My week arguing with climate deniers on the internet
During the last week, I’ve been exchanging points with Twitter climate dissenters. With support from a Canadian Green, some of their claims have been refuted. At least that is what I like to think. But they simply retweet the original claim, and ignore my comments. So I can’t say I have achieved much.
All the same, it is enlightening to talk to people whose views are so radically different. It’s totally unlike debates within the Green Parties. Or even within the broad left of UK politics. They’re mostly Americans, but with a sprinkling from the UK and elsewhere, and pretty much all very right wing.
Politics of names
One thing I’m inclined to concede easily. They greatly resent being called “climate deniers”. That is said to be an allusion to holocaust denial, and they regard it as a smear. Now, although there may be a parallel in denying what many think to be well established science, smears don’t make good arguments. If they think our arguments rely on smears, let’s back off.
Although they like being “climate sceptics”, that gives too much away, since scientists are all sceptics who are forever questioning things. So letting them have “climate dissenters” seems a fair way to avoid arguing over names. Now, let’s get back to the substance.
What about that perennially popular British topic, the weather? We tend to think extreme weather is increasing as a result of global warming. But we should know better than to claim, as some have, that any particular weather event can be laid at that door. The climate dissenters are only too keen to point to examples of cold weather. They say that disproves global warming.
Of course, we want to argue that global warming is expected to cause extremes of weather, not simply warmer weather. The evidence is still quite thin though. Consider flooding. It has certainly been increasing in frequency. But we must acknowledge that some of that is down to changes in cultivation practices. More water runs off farm land more quickly. And building on areas liable to flooding inevitably creates risks. Our arguments have to be qualified.
That’s not the only area of complexity. The dissenters like to emphasis the environmental damage done by changes such as wind turbines and solar farms. Turbines kill birds and bats. Large scale solar desecrates wilderness areas. All this new infrastructure needs a lot of concrete, a major source of CO2. Making batteries results in CO2 and a lot of pollution. We can’t get away from the fact that these complaints have a degree of truth. We need to be careful not to be complacent about the downsides of our solutions.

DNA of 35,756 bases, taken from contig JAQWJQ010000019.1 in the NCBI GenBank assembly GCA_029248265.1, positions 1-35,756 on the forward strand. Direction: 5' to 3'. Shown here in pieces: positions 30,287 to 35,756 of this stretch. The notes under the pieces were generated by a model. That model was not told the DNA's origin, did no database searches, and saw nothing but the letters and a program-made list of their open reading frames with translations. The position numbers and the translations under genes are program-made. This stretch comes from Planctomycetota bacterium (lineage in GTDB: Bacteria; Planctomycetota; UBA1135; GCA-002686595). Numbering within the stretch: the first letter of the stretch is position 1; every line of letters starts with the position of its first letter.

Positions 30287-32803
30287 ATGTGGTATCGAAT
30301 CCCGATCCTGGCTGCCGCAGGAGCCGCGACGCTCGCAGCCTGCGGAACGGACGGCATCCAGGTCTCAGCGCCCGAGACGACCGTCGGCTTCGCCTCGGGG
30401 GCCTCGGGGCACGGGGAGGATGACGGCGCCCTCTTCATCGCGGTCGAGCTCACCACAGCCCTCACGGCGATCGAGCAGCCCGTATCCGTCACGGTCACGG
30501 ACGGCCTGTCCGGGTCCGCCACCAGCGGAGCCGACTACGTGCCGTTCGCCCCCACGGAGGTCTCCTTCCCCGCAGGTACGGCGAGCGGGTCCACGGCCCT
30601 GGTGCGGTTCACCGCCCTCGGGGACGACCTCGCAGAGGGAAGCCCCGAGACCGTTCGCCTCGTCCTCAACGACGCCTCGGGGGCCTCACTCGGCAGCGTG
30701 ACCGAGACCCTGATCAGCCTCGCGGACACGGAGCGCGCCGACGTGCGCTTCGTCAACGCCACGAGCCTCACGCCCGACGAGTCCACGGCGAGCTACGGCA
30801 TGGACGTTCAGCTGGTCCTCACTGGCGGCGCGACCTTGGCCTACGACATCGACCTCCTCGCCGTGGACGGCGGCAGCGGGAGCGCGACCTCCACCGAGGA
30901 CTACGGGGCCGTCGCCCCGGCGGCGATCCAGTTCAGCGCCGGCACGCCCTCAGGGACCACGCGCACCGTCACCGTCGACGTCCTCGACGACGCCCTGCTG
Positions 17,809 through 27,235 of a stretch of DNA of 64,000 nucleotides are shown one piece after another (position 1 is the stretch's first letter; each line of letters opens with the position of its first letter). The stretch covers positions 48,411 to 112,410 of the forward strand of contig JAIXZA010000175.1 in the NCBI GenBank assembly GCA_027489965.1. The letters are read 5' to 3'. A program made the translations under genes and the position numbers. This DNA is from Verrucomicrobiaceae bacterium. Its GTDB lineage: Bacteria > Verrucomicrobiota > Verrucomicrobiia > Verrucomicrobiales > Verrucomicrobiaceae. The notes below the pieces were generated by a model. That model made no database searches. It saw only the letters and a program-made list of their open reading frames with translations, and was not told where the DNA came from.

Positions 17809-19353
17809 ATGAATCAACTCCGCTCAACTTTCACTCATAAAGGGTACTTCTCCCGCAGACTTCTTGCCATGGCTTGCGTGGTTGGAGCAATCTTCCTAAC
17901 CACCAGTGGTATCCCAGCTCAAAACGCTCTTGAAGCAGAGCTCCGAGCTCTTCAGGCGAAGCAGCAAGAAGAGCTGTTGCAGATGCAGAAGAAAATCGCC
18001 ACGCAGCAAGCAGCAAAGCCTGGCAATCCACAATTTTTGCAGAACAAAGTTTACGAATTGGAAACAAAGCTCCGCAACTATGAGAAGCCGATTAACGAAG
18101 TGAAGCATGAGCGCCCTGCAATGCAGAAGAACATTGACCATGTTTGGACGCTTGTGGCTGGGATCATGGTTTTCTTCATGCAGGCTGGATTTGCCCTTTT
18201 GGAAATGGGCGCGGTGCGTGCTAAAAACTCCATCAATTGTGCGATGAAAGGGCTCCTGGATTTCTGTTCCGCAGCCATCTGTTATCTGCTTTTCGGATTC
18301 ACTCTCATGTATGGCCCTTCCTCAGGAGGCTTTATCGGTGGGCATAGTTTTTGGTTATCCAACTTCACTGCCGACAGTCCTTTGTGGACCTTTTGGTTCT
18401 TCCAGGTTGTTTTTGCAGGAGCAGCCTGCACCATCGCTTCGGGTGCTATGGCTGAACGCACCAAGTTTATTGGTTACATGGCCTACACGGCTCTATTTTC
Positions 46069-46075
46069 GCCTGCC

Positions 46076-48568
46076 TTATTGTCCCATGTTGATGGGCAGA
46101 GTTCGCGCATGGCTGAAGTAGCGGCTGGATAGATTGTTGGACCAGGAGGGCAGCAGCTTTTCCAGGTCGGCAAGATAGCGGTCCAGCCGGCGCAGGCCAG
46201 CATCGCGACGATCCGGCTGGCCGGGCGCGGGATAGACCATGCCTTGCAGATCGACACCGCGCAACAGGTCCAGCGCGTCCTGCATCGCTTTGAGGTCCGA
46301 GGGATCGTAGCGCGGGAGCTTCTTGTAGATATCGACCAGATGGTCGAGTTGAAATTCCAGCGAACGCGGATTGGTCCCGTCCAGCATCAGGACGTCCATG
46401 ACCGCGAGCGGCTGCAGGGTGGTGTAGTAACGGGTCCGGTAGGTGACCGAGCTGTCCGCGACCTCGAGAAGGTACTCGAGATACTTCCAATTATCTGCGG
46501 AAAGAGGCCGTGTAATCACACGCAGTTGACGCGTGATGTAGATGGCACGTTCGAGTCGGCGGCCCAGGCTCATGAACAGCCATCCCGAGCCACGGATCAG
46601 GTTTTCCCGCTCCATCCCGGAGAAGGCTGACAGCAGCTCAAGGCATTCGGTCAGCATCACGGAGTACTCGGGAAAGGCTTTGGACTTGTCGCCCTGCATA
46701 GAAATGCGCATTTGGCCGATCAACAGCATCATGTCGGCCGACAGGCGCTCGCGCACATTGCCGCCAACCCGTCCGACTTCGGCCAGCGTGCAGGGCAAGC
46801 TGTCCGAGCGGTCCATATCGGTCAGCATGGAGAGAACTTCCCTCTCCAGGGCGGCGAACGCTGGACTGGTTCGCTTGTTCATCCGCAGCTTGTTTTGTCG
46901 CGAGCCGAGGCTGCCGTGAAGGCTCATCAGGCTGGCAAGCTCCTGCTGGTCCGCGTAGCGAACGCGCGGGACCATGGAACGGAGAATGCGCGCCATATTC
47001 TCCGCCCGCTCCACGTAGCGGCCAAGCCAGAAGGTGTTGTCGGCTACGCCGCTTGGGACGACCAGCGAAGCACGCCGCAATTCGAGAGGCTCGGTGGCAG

Politics of science
When it comes to science, I want to be able to rely on the system of peer review, replication of results, references to the work of others, etc. But the dissenters just call it all a conspiracy and prefer to talk of “pal review”! If you think the world of science is largely a scheme to channel money to an unscrupulous elite, then established science doesn’t cut much ice.
That is harder to fight than one might at first think. There are many factors that have left the edifice of science weakened. Green Parties justifiably fight against them, but they are well entrenched. First, publishing is largely in the hands of commercial operators who restrict access to important science by price.
Second, government has cut the amount of money that goes to university research without strings. Researchers are told to find a commercial sponsor. That naturally leads to a situation where research tends to chase the prejudices of the paymasters.
Third, security of tenure is much harder to achieve. That may cut the number of academics who simply coast along waiting for retirement. But it also cuts the number of academics who are willing to challenge received wisdom in any field. People with secure tenure do not have to worry about making themselves unpopular. So they’re valuable sources of criticism.
Fourth, all the factors listed add to the tendency for scientists to become stuck in a cosy rut with accepted theories. It is safer and easier to conform to the consensus and avoid rocking the boat. It has to be allowed that science has always had difficulty discarding failed theories. The current climate makes it even harder. So we can’t altogether reject criticism of science.
Politics of solutions
Most proposals for fighting climate change involve government action. That is liable to mean spending tax money. The dissenters jump on this, and argue that it involves taking from the poor to subsidise the rich. If you think of the subsidy for buying a new electric car, for example, it isn’t easy to disagree. Certainly Greens want a radical shake up of how wealth is distributed, but it hasn’t been that way. Over the last 30 or more years, whoever was in power, growing wealth has gone to the rich. None has been left for the poor. Will we be able to change that?
So, in a way, the climate dissenters are making much of legitimate criticisms of the way the world is. But they are also making a point that is in fundamental disagreement with Green and Left thinking. They regard any solution that involves communal action as necessarily bad. It goes against their faith in individualism. Most of the Republican Party is committed to opposing the merest hint of social action.
So what, in the end, were the arguments all about? The complexity of the issues means that it is hard to make any headway. Short of a cataclysm, we’re probably never going to persuade the extremists who want to fight it out on Twitter. In the wider political world, our hope has to be to persuade more people that individualistic free markets damage our interests and those of the natural world. And that we rely on the wellbeing of the latter for us to flourish. Hopefully, a few engagements with the dissenters helps to sharpen our arguments, if nothing else.